shows that packet loss patterns in the Internet are such that this well.
scheme typically functions well.
This document describes an RTP payload format for the transmission This document describes an RTP payload format for the transmission
of audio data encoded in such a redundant fashion. Section 2 presents of audio data encoded in such a redundant fashion. Section 2 presents
the requirements and motivation leading to the definition of this the requirements and motivation leading to the definition of this
payload format, and does not form part of the payload format definition. payload format, and does not form part of the payload format definition.
Sections 3 onwards define the RTP payload format for redundant audio Sections 3 onwards define the RTP payload format for redundant audio
data. data.
2 Requirements/Motivation 2 Requirements/Motivation
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correspond to different time intervals than the primary data, correspond to different time intervals than the primary data,
and hence each block of redundant encoding will require its own and hence each block of redundant encoding will require its own
timestamp. To reduce the number of bytes needed to carry the timestamp. To reduce the number of bytes needed to carry the
timestamp, it can be encoded as the difference of the timestamp timestamp, it can be encoded as the difference of the timestamp
for the redundant encoding and the timestamp of the primary. for the redundant encoding and the timestamp of the primary.
There are two essential means by which redundant audio may be added There are two essential means by which redundant audio may be added
to the standard RTP specification: a header extension may hold the to the standard RTP specification: a header extension may hold the
redundancy, or one, or more, additional payload types may be defined. redundancy, or one, or more, additional payload types may be defined.
Including all the redundancy information for a packet in a header Including all the redundancy information for a packet in a header extension
extension would make it easy for applications that do not implement would make it easy for applications that do not implement redundancy to
redundancy to discard it and just process the primary encoding data. discard it and just process the primary encoding data. There are, however,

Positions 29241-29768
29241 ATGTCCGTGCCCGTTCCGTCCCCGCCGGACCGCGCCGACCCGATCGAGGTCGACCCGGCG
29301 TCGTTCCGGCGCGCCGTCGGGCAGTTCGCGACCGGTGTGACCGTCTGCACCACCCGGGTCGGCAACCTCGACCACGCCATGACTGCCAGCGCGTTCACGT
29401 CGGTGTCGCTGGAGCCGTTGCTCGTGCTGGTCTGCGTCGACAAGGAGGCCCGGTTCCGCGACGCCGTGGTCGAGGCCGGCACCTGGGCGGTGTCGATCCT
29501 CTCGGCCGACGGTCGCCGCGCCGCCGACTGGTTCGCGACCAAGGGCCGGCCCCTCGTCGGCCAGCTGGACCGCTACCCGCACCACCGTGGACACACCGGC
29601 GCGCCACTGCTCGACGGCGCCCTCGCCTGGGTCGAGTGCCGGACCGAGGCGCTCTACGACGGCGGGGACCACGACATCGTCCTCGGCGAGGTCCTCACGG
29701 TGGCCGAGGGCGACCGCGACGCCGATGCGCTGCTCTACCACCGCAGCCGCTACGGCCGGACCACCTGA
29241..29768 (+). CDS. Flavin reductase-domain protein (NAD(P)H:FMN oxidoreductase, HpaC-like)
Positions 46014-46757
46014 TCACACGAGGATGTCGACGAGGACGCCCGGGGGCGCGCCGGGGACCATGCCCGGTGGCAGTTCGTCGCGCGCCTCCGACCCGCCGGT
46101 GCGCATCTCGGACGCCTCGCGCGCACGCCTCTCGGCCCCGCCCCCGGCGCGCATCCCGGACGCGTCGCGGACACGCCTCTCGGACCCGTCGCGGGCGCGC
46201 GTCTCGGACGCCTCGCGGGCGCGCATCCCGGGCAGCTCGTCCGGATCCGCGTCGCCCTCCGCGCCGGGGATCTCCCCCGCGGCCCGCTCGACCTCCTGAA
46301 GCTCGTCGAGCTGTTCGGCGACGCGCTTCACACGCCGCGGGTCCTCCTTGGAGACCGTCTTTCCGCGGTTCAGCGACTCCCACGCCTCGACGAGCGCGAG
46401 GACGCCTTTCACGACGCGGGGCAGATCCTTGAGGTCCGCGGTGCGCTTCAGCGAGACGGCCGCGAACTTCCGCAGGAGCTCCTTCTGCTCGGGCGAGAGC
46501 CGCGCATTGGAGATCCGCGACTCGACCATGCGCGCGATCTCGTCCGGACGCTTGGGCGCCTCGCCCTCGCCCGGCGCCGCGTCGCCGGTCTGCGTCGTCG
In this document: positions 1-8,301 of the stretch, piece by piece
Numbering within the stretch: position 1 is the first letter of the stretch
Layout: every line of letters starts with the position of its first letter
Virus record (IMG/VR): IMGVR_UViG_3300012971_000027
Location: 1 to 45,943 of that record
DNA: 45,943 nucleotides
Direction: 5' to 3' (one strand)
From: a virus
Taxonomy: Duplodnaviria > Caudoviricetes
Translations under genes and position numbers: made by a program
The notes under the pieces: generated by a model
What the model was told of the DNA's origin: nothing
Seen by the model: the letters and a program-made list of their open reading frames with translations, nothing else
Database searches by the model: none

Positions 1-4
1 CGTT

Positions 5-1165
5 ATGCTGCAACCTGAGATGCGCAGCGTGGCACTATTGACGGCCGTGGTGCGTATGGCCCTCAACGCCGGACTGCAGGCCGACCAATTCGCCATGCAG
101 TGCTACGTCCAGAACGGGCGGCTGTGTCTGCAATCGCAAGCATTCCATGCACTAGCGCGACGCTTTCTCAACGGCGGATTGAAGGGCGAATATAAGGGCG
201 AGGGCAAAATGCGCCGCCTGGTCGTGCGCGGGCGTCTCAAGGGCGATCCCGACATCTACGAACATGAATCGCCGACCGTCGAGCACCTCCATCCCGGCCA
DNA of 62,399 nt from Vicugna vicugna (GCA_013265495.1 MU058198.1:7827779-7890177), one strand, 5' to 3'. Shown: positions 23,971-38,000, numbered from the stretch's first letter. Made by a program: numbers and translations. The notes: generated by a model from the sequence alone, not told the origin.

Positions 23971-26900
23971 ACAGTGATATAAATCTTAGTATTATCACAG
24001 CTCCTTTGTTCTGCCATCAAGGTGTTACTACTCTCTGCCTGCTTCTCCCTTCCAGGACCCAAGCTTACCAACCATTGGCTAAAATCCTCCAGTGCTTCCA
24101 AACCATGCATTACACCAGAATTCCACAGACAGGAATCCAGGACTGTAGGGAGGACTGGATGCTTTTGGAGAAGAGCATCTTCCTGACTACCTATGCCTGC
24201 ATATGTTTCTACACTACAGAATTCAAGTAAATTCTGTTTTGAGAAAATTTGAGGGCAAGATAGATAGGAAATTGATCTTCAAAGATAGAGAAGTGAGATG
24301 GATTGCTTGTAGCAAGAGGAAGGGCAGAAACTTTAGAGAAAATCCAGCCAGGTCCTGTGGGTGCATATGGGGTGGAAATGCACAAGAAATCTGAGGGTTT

There are, however, a number of disadvantages with this scheme: a number of disadvantages with this scheme:
o There is a large overhead from the number of bytes needed for o There is a large overhead from the number of bytes needed for
the extension header (4) and the possible padding that is needed the extension header (4) and the possible padding that is needed
at the end of the extension to round up to a four byte boundary at the end of the extension to round up to a four byte boundary
(up to 3 bytes). For many applications this overhead is unacceptable. (up to 3 bytes). For many applications this overhead is unacceptable.
o Use of the header extension limits applications to a single redundant o Use of the header extension limits applications to a single redundant
encoding, unless further structure is introduced into the extension. encoding, unless further structure is introduced into the extension.
This would result in further overhead. This would result in further overhead.
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1.A dynamic encoding scheme may be defined, for each combination 1.A dynamic encoding scheme may be defined, for each combination
of primary/redundant payload types, using the RTP dynamic payload of primary/redundant payload types, using the RTP dynamic payload
type range. type range.
2.A single fixed payload type may be defined to represent a packet 2.A single fixed payload type may be defined to represent a packet
with redundancy. This may then be assigned to either a static with redundancy. This may then be assigned to either a static
RTP payload type, or the payload type for this may be assigned RTP payload type, or the payload type for this may be assigned
dynamically. dynamically.
It is possible to define a set of payload types that signify a particular It is possible to define a set of payload types that signify a particular
combination of primary and secondary encodings for each of the 32 combination of primary and secondary encodings for each of the 32 dynamic